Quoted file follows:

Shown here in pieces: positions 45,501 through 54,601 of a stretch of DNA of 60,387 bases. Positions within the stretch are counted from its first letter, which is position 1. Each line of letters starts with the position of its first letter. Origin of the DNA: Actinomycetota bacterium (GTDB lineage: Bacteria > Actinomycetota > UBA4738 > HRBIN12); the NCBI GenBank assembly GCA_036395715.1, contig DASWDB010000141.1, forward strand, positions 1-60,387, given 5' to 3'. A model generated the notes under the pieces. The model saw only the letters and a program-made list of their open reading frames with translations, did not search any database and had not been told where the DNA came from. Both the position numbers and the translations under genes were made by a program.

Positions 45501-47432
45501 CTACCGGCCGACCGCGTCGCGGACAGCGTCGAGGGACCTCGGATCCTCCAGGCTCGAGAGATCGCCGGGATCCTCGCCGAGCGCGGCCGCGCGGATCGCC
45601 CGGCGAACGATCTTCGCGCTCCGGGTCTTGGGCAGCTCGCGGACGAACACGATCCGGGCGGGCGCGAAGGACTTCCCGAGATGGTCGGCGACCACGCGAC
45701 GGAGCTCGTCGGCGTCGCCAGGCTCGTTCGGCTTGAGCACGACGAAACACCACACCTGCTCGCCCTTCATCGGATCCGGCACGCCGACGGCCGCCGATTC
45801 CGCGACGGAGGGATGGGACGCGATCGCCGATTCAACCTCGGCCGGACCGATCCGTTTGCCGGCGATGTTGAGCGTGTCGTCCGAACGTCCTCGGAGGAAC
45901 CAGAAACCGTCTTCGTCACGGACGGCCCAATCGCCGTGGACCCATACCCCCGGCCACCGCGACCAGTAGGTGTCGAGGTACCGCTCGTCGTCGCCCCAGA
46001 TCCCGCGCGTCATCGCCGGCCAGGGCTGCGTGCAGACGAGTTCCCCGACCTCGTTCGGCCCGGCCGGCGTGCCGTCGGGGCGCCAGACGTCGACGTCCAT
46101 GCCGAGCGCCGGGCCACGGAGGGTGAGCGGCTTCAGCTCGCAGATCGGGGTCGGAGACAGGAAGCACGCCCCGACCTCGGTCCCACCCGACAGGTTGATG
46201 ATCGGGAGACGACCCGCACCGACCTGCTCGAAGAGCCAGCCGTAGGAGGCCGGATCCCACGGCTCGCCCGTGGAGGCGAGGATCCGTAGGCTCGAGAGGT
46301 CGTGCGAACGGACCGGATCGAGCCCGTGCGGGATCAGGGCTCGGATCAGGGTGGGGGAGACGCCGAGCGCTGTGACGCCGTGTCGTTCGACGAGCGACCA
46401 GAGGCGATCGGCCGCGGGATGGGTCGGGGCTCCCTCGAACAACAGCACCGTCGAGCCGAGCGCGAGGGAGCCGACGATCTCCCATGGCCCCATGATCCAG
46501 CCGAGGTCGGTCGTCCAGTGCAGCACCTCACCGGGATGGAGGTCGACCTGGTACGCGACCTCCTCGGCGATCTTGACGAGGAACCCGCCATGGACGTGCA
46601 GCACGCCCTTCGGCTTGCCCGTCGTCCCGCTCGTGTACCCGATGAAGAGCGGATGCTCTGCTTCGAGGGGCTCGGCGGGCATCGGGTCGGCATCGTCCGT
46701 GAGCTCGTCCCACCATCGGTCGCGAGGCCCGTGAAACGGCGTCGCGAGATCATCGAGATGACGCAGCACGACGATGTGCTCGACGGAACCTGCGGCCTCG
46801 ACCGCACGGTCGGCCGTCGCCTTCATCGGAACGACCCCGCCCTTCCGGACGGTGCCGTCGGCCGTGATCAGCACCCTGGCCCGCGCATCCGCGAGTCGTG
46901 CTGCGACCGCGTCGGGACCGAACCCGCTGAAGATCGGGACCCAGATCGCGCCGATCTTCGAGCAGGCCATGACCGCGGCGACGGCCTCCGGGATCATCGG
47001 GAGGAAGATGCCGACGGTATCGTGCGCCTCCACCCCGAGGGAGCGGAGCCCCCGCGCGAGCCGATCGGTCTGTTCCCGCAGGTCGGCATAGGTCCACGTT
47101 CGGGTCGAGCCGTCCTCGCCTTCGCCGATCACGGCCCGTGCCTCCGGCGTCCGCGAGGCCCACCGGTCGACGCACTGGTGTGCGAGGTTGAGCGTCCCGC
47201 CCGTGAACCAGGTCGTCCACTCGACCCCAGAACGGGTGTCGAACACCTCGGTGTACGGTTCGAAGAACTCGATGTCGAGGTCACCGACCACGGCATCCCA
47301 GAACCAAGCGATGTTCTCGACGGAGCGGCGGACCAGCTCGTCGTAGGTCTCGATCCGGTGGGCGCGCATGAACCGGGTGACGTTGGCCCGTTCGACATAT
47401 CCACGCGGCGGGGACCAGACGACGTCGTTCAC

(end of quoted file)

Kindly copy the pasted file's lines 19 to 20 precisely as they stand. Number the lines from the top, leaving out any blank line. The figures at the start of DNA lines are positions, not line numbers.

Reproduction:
47101 CGGGTCGAGCCGTCCTCGCCTTCGCCGATCACGGCCCGTGCCTCCGGCGTCCGCGAGGCCCACCGGTCGACGCACTGGTGTGCGAGGTTGAGCGTCCCGC
47201 CCGTGAACCAGGTCGTCCACTCGACCCCAGAACGGGTGTCGAACACCTCGGTGTACGGTTCGAAGAACTCGATGTCGAGGTCACCGACCACGGCATCCCA